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Would you install Windows 7 on third-world PCs with 512 of RAM? - No, but I also wouldn't put XP on them either. If you're super-low on resources then a slim Linux distro would probably be the best fit rather than shoving out machines that won't have security patches in a couple of years. I never used a crash dump to solve any BSOD - Good for you. I have. Things like UNMOUNTABLE_BOOT_VOLUME are dead simple to solve. Plenty of others are not. The choice is yours, but generally speaking the gains are absolutely minimal at best anyway, so why push out a non-standard config? –  MDMarra Feb 2 '12 at 18:16
    
A slim Linux distro - perfect, for me (I've personally used SliTaz). But not for normal people, and I'm not going to try and convince them. Mind you, I've seen (nLited, tweaked to hell, etc) XP run on 128 MB of RAM, a 400MHz processor, and 3GB of slow HDD (and an AT keyboard). It was terribly slow, but it worked for the basic usage it was meant for. This is much better, and sincerely it is getting each step just a little faster, much better than a standard Windows 7 on 1GB RAM (and I still didn't have to disable visual effects or themes). The gains aren't "minimal". –  Camilo Martin Feb 2 '12 at 19:08
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As others have already said, there is no performance gain. Quite the contrary, you can expect a measurable drop in performance. The reason for this is that by having the separate partitions on the same disk you will cause the head assembly to move more than would otherwise be the case. The effect is the same as a heavily fragmented disk.

This of course applies to anything stored in multiple partitions on a physical drive (or array) but is worse for a swap file because it is read and written to constantly.

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I cannot see how it could cause a performance drop, since the page file would anyway be on the same disk. I do not know how fragmented the virtual memory there gets, but I expect some chunks to be read sequentially (maybe this is not the case). After all, Linux still does it, so there must be a reason. I plan (in a future) to use former MS utility BootVis to inspect on that. –  Camilo Martin Feb 2 '12 at 22:36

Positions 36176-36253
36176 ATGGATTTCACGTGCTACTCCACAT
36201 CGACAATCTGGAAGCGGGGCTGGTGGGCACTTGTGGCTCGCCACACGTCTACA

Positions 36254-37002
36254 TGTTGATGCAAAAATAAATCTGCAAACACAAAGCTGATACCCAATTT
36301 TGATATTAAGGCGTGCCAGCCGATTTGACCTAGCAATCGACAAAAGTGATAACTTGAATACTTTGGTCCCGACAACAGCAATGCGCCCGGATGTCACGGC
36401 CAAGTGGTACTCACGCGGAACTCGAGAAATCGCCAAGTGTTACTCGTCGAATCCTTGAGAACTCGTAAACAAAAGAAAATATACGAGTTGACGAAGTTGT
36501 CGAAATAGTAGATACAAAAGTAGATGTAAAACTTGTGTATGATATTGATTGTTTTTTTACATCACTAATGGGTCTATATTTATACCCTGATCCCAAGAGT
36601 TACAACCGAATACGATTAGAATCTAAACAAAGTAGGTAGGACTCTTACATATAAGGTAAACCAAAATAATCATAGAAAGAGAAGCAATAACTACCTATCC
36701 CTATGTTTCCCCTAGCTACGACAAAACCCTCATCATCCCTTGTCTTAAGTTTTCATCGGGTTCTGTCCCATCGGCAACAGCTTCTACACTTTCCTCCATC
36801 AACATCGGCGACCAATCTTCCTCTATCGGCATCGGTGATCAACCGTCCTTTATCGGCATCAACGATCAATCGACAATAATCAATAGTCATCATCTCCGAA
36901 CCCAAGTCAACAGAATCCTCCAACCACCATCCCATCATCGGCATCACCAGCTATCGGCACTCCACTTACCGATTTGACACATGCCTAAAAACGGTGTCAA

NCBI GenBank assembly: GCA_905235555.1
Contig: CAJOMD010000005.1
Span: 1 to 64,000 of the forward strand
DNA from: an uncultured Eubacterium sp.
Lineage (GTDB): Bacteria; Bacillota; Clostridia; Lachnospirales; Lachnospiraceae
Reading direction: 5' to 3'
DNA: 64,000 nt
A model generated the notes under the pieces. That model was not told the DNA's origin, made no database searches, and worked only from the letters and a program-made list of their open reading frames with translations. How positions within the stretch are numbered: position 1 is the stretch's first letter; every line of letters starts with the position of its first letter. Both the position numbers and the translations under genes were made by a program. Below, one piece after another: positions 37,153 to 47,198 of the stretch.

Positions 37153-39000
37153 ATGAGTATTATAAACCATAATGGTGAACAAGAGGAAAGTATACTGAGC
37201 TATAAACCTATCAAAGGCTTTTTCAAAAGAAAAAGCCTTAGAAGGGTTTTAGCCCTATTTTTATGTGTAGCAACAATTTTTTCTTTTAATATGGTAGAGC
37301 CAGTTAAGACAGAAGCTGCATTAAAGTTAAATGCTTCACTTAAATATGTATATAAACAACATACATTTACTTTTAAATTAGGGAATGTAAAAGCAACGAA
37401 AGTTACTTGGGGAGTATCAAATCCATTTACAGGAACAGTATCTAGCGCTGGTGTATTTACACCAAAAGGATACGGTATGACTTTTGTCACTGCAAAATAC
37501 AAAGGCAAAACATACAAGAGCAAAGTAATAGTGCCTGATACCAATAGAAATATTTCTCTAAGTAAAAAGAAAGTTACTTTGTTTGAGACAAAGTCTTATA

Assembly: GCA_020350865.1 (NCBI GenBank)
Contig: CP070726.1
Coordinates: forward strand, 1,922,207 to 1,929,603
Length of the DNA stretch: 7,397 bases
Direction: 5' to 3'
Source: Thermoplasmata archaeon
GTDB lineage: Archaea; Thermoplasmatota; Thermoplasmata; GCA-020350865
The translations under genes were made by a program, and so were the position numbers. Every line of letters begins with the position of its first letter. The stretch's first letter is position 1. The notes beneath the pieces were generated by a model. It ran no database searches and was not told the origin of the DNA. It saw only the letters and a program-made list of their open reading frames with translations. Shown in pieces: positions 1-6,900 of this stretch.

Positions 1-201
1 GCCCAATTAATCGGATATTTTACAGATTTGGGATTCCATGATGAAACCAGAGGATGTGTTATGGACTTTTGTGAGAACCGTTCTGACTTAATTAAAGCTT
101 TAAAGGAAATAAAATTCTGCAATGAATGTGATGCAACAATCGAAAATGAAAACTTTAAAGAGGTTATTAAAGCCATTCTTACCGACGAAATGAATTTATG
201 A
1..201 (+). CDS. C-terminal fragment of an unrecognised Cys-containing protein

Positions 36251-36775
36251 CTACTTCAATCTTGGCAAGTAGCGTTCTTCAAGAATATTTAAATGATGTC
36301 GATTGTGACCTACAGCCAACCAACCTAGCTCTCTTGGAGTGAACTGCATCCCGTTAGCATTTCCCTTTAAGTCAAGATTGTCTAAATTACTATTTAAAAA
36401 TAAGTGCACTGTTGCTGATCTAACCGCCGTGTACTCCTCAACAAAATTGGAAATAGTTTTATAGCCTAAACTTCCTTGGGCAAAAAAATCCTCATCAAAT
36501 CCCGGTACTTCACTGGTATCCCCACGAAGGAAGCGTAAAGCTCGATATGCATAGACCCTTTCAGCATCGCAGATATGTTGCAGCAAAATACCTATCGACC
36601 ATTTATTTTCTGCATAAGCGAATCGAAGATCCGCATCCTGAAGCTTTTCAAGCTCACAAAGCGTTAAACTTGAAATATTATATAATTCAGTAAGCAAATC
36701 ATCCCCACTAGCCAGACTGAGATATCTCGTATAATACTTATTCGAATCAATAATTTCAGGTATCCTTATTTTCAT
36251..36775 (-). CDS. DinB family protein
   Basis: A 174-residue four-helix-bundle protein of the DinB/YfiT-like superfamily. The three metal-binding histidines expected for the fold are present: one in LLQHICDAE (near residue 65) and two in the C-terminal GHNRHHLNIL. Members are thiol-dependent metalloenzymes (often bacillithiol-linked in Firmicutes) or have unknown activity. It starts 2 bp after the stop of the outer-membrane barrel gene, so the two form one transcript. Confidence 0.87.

@Camilo, for starters stop trying to compare Windows and Linux. They're completely different and do things differently. The similarities between the swap/page files on the two are superficial at best. I have already explained why you would get a performance drop, so I'm unclear which part you don't understand. –  John Gardeniers Feb 2 '12 at 22:55
    
@Camilo: the worst killer of disk performance is latency, which is caused by the disk heads having to actually reach the data they need to access. If the data are scattered across the disk, latency becomes the worst bottleneck; this is why fragmentation is bad. But if the heads have to continuously jump between files on two different partitions (say, system files on C: and the page file on D:), this has exactly the same effect as a heavy fragmented disk. this is why partitions are bad for performance. –  Massimo Feb 2 '12 at 23:10
    
@JohnGardeniers I'd like to know why a swap partition would be different from a partition with a pagefile. I'm curious, I tought a pagefile would be the same as a Linux swap in a file (and by default distros choose a partition instead of a file). What's different? –  Camilo Martin Feb 2 '12 at 23:46
    
@Massimo Then why does Linux not suffer from this? Also, isn't there latency anyway if it is in the same partition, considering it would in any case move the disk heads to where the pagefile is? My point is that in this case the pagefile would never be fragmented, and several sectors to read/write on it would be close together in the disk. I do not understand why jumping between two partitions would be different from jumping between two files on the disk. –  Camilo Martin Feb 2 '12 at 23:50
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Actually, there is one scenario where you may want to move the pagefile to another partition. A while back, I took over management of several older production servers that had a 3-disk RAID 5 container partitioned as C: and D:. Unfortunately, following a worst practice that was in vogue at the time, C: is only 8 GB, while D: is 128 GB. The space on the C: drive was close to being exhausted, and moving the pagefile was the only was to free up some much-needed space.

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Great, but how does your answer relate to the performance? –  kubanczyk Nov 9 '12 at 16:08
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Actually there are a few reasons for doing this. What I typically do is research what the best practice is for that install (2012 is far different than prior, and prior they'd suggest different needs for machines with 32GB+ of memory to NOT do the 1.5x)

  1. Creating a partition at the lowest offset puts it on the faster part of the disk
  2. Forcing it to this partition at a fixed size prevents it from growing and fragmenting automagically

Both increase speed.

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Thanks, but at 32GB+, I'm almost sure you could even disable the pagefile... –  Camilo Martin Oct 2 '13 at 14:43